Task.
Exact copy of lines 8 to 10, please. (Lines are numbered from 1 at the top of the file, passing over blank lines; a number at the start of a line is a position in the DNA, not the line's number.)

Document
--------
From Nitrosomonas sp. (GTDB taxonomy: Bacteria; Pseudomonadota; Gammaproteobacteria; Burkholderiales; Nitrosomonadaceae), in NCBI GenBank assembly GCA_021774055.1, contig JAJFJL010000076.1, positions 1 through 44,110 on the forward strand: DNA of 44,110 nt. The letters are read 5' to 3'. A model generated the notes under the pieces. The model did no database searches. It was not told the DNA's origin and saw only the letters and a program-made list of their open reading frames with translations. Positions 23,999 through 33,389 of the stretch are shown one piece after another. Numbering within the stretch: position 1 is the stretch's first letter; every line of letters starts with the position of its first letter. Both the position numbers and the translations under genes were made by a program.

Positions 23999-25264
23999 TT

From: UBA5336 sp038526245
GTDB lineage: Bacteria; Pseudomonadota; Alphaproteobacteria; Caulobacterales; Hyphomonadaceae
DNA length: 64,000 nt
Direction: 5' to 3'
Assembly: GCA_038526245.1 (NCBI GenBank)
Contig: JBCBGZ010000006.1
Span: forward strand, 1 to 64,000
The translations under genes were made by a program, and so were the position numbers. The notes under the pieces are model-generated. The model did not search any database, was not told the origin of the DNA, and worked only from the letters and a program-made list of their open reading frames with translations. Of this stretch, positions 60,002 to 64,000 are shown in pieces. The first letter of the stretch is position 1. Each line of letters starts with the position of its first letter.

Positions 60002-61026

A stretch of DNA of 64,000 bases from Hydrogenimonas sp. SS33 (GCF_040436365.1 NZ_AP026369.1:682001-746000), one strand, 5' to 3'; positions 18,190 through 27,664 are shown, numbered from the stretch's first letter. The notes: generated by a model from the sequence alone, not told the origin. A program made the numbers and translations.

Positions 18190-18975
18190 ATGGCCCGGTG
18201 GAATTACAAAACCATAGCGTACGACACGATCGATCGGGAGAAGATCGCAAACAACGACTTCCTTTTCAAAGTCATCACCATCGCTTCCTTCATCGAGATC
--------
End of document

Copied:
Assembly: GCA_038526245.1 (NCBI GenBank)
Contig: JBCBGZ010000006.1
Span: forward strand, 1 to 64,000